On her first trip abroad, Annaelis Ramos visited a sex shop. She was embarrassed in the beginning, but then she saw how all the other customers in the store found it completely normal. That afternoon, she came face to face with a dildo for the first time.
“It was love at first sight,” she jokes. “When I was at university, I used a Blue Moon deoderant bottle to stimulate myself sexually. Later, my boyfriend gave me a vibrator as a gift and I always buy a new toy whenever I can. It’s very hard to find them because there aren’t stores here in Cuba like this.”
Because of its “illegal” character, and the preconceptions that surround this subject, sex toy sellers take great care to remain anonymous and only deliver to home addresses. They don’t only sell these toys, they also sell other products such as lubricant, condoms and lingerie for both sexes.
“A few years ago, you could find different colored and flavored condoms at several drugstores selling in CUC,” Luis Angel says. “Now, you can’t even find normal ones. Sometimes, you only find the “Momentos” brand and you’ll end up having a bad “moment” with them,” he jokes, “because they hardly have any lubricant and break easily.”
In 2018, Cienfuegos’ 5 de septiembre newspaper warned that condom sales in the first four months of this year had fallen by 23% compared with sales in over the same period in 2017. It recognized that there have been shortages on the national drugstore network and other retail points.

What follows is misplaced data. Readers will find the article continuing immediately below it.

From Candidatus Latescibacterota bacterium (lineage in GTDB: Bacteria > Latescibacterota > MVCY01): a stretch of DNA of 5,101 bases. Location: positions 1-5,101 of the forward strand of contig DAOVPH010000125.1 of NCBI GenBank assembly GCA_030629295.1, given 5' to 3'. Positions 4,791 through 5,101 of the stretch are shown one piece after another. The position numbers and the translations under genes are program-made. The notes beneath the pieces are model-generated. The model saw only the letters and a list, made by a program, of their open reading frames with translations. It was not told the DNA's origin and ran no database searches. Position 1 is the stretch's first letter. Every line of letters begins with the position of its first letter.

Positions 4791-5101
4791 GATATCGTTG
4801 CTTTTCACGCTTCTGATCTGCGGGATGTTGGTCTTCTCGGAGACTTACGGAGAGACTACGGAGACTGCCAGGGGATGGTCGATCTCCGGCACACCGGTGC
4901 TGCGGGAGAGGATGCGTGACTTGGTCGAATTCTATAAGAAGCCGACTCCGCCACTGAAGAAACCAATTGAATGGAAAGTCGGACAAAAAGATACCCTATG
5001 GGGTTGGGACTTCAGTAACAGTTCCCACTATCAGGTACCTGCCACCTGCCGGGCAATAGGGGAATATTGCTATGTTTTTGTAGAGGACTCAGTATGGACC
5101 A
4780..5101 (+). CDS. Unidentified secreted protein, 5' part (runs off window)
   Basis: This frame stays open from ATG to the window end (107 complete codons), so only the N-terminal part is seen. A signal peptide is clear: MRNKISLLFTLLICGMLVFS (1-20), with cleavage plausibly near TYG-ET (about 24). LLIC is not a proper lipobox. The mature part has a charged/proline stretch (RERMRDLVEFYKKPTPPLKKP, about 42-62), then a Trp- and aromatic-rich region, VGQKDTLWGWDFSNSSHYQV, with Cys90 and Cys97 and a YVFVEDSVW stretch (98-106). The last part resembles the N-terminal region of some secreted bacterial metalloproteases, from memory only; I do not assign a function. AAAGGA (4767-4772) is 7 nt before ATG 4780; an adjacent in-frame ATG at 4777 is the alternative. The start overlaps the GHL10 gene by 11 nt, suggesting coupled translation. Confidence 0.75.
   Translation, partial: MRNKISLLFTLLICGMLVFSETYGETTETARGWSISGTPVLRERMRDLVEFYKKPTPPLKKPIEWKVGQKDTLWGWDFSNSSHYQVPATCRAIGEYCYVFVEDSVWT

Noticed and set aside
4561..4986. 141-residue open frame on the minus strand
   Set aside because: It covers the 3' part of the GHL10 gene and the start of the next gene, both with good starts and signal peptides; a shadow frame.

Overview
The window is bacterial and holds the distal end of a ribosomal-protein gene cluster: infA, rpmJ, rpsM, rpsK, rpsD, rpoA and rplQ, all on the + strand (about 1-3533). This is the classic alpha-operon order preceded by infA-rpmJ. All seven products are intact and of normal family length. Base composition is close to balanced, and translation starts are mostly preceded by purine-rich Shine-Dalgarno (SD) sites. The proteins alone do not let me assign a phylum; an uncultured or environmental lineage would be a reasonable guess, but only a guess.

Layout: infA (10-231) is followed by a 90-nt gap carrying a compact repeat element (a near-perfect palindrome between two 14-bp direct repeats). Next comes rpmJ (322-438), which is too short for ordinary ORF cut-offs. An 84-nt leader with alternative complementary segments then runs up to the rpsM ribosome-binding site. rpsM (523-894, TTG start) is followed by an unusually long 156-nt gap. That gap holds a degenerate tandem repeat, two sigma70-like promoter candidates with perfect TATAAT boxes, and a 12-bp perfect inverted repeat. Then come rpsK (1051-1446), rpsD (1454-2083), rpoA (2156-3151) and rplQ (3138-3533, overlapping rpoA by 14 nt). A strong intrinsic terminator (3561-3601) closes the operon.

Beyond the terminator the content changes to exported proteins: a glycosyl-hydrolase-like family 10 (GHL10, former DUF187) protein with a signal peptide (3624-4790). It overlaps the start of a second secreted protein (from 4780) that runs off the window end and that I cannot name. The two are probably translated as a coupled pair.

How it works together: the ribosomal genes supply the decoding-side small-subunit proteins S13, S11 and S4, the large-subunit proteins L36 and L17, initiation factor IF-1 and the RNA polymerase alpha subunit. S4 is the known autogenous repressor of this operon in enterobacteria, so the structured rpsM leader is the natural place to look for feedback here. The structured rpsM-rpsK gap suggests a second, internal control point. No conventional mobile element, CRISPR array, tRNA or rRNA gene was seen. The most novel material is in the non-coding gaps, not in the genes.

“I’ve been looking for condoms in Santa Clara for weeks now,” a pre-university professor says. “A health promoter friend of mine managed to get me some good condoms (in a silver packet) and some packets of lubricant, but I can’t even get those anymore. I had to buy three for 1 CUC because I’d rather die than have sex without a condom.”
While condom supplies have been irregular since 2014, this is the only “sex product” that is sold legally. There is no space for sex toys in Cuban stores, not even for lingerie. It would seem that everything that has to do with sex is banned or linked to pornography.